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Rhinoceros Luthier

Discussion in 'Luthier's Corner' started by Bocete, Feb 25, 2008.


  1. Bocete

    Bocete My E string is 36 1/4" long

    Sep 30, 2006
    I'm going to give a shot in making my dream bass in 3D :)

    So, where should I start? I have already went through the design with a friend who knows 3D modelling, and I have a sketch. I should get all the measures ready before I start modelling, but once I'm done, where should I start? Here's the plan, but it might be flawed:

    - First, the nut-bridge part of the strings and the neck (plank only, neck-through)
    - The nut and the bridge
    - Fretboard
    - Pickups
    - Body wings, shaped to the final look
    - Shape the neck plank
    - Tuners and the reminder of strings
    - Hardware (Knobs, Strap mounting thingys, jack and a pickguard)
    - The backplate for the electric stuff
    - fret markers and other textures.

    No fancy tops, the top would be plain black. I would use a wood texture for the neck and the non-top body.

    Is this plan OK?
     
  2. Phil Mailloux

    Phil Mailloux

    Mar 25, 2005
    Brisbane, Australia
    Builder: Mailloux Basses
    That's nice but what do you want to do with it once it's modelled? Are you going to get someone to CNC the whole thing? That'll be big money I'm sure to do a one off run. Especially programming a CAM software in 3D just for that.

    If all you want is to use your model for building templates then there's no need for 3D, just use 2D drawings in AutoCAD or even simpler, with CorelDraw.

    If you just want to model the bass for the hell of it in 3D then all I can say is , have fun! I'll start doing that too pretty soon, I've been looking at a few pieces to start modelling all in different part ffiles and assemble together in the end. Should be fun to do and good practice with the software. I use Autodesk Inventor.

    I suggest you either learn to model on your own or let your friend decide what exactly is best to start with. If he's going to do the job you don't really have to worry about the order. It'll all come together in the end anyway.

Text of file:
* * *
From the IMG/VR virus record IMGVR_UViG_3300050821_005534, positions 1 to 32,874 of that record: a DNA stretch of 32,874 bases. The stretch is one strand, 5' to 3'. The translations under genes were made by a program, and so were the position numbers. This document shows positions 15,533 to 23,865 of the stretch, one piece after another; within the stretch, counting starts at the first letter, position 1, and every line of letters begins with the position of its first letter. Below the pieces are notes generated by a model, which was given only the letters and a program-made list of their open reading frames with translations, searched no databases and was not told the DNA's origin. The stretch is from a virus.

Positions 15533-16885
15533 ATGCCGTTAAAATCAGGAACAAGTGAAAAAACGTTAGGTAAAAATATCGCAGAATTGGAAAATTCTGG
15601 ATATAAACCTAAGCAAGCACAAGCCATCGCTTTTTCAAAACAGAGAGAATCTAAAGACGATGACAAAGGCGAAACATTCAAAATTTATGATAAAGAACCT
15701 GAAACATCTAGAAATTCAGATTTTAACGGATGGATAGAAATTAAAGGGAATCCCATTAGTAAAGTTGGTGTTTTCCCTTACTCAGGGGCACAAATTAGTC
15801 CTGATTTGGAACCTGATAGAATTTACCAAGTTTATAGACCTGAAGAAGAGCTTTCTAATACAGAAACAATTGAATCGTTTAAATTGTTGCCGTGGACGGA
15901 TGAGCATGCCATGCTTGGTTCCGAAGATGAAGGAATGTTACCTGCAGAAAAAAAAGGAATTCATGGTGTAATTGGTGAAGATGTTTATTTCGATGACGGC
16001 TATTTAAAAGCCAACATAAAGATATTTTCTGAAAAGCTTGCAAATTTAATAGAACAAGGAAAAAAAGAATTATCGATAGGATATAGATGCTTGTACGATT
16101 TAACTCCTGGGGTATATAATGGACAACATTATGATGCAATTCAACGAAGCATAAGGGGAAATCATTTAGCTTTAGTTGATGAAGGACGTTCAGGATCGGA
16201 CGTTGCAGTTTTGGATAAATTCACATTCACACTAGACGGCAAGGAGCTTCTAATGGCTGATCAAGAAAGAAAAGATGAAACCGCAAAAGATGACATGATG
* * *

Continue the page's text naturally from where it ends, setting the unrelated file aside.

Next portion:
3. Rhino is good if you know what you are drawing. Yes you should know the measure of all parts first. I would suggest to make parts first (tuners, pickups etc.) and you can keep it for future drawings. Then you can go with neck, fretboard, frets, body.

    The pros of Rhino: easy program, low price, will make the job for what you need.
    The cons of Rhino are: there is no history or part tree as it is in engineering programs such as SolidWorks where when e.g. you go back to an earlier part and change its size (scale), it rearranges everything related to that part. But in Rhino, when you change for example the radius of fretboard later, you'll have to edit manually all the frets which was following the curvature of the fretboard. So it is a good idea to know the dimensions first as it can be APITA to redraw everything later.
     
  4. Bocete

    Bocete My E string is 36 1/4" long

    Sep 30, 2006
    That's good advice. I didn't know I couldn't, for example, assign frets so that they're always in-line with the fretboard.

    Btw, I'll be making this for the sake of fun. If I made it right, it could be used as a model for a real one.. But for now, I just want to see the baby I imagined sort of coming to life :)
     
  5. I used Rhino to design my current build. First I did some basic measurements of a bass I already have, then I measured myself to try and put cutaways, upper and lower horns, and the neck in the most comfortable position for me. I worked on the outline until I had a pleasing design, then I lofted it 3-d to see if I liked it from different angles. Once I was satisfied, I printed my outlines full size at kinko's on architectural-E sized paper and got to cutting. I made small changes to the 2-d design as I went along (mostly to things like the neck pocket and electronics access hole, so I could make templates) but I didn't bother with doing the changes 3-d. Check out the progress: http://www.talkbass.com/forum/showthread.php?t=402605

    32-5top.

    32-5.
     
  6. Bocete

    Bocete My E string is 36 1/4" long

    Sep 30, 2006
    I've actually modeled something :hyper:

    Just a simple tuning macine, but it's a start.
     

    Attached Files:

  7. nice work! I should send you my rhino model, you can import those tuners and tack them on!
     
  8. RAHAZ

    RAHAZ

    Feb 12, 2007
    Arizona
    Nice work. I work in CAD all day and have a few bass designs that I created some time ago. I need to find someone with a CNC to make my templates. :D

    Keep the updates coming.
     
  9. Bocete

    Bocete My E string is 36 1/4" long

    Sep 30, 2006
    No need to, I feel like I can finish the model within days :) I've just finished the design to the last detail, just to make measures and modelling is easy. Almost too easy in rhino, I love it.

    You know the saying, I've got 90% done, but I've got 90% left? That's how I feel :)

    Btw, I could send you these tuners so you could use them in future projects, if you want to. I used the measures of the Hipshot Ultralites. Also, changing the clover to the Y should be fairly easy as well.

    Bocete